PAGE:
Thursday, 14 May 2009

A reasoned disorientation as the basis of music education?

Dame Liz Forgan, Arts Council England’s chair, has been making headlines this week by urging educationalists to raise children on ‘difficult’ classical music like Harrison Birtwhistle. "Throwing children alive into a boiling vat of great music does them no harm at all" she told the audience at the Royal Philharmonic Society awards. This seems to have been generally welcomed, and whilst classical music is not my own natural home territory, I would commend the strategy for raising children on great music of any kind. (So I'd go for the 'Public Enemy, not Will Smith' version of hiphop education - this not just a 'classical thing'.)

We’ve certainly followed it with our kids – and indeed started it by naming them Louis and Billie. (I once had a conversation with the new Poet Laureate about jazz-related names for children when her daughter Ella was very small, if I can be allowed a small name-drop.) I’m pleased to relate my son’s band cite lots of unsuitable music he’s heard for 18 years as an influence - his main use of Spotify seems to be the Sonic youth back catalogue - and certain that his great uncle Smokey and the soul side will come out in due course. The dinner table guessing game of ‘which country/epoch does this weird music come from?’ will also stand them in good stead I think.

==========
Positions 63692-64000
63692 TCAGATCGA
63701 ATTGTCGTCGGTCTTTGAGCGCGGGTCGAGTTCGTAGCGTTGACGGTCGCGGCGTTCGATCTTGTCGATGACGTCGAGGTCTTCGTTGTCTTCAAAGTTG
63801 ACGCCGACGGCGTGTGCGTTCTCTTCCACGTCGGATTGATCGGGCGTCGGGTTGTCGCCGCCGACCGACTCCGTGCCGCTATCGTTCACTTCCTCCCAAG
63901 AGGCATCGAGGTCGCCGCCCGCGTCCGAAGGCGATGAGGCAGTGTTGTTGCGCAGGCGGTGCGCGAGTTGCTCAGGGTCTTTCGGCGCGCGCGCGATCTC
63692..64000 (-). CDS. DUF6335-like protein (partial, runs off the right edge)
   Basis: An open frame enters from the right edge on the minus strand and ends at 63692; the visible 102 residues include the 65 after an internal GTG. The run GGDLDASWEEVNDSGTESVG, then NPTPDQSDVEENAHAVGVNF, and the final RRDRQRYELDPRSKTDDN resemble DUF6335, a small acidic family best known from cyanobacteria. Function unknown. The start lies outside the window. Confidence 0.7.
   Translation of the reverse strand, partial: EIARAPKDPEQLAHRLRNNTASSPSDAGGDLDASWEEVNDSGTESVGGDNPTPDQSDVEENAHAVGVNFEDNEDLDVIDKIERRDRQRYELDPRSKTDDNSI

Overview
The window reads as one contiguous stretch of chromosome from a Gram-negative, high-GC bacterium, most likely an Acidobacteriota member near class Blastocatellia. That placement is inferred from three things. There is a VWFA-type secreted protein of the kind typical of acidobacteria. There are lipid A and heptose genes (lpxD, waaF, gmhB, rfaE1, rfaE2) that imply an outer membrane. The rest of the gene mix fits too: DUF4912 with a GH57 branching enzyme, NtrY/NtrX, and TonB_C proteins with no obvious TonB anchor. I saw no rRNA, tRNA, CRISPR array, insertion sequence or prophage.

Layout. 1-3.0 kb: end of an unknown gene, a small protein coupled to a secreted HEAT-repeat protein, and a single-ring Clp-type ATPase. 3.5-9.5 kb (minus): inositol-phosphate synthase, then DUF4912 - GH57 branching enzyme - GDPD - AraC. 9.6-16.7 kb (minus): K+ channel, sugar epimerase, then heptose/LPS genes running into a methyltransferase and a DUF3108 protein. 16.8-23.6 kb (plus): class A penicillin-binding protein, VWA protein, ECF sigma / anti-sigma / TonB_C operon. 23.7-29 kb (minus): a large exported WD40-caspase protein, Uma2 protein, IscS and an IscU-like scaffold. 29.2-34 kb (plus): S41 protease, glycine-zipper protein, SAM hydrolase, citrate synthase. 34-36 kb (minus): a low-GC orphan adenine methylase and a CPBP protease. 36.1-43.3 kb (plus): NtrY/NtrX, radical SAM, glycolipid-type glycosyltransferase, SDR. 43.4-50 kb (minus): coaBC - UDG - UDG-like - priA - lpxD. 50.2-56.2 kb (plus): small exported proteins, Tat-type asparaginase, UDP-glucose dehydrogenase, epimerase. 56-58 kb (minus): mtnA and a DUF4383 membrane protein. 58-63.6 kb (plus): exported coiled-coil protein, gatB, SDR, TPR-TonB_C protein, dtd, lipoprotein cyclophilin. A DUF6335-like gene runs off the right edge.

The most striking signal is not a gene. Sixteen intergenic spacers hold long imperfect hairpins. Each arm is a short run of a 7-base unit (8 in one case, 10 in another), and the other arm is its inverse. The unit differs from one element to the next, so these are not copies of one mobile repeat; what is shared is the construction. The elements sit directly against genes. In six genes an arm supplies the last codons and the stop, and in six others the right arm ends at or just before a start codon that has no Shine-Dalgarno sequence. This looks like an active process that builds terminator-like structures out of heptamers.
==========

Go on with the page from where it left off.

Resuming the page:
Mind you, when they were very small we did once play them the Fires of London recording of Peter Maxwell Davies’ Eight Songs for A Mad King, which my wife’s father plays on. (He’s the one playing the violin on the album cover above.) As I remember it, they pretty much ran from the room screaming, covering their ears, though memory may be exaggerating a little. Looking for an image I came across this description of coming across the same recording which shows that’s not the universal effect on young people, proving Liz Forgan’s point. Exposure to the wild, wonderful, wierd and disorientating - that's what I call education.

1 comment:

Paul Harman said...

CTC - now Theatre Hullabaloo's -partnership with Durham Music Department has done just what LF suggests. Martin Harry's contemporary clasical music for shows and the operas we made with students were much enjoyed by kids who would never get taken to the Sage. Thankfully the experiments over the last 9 years have the prospect of blossoming into a real touring operetta MY MOTHER TOLD ME NOT TO STARE in Spring 2010.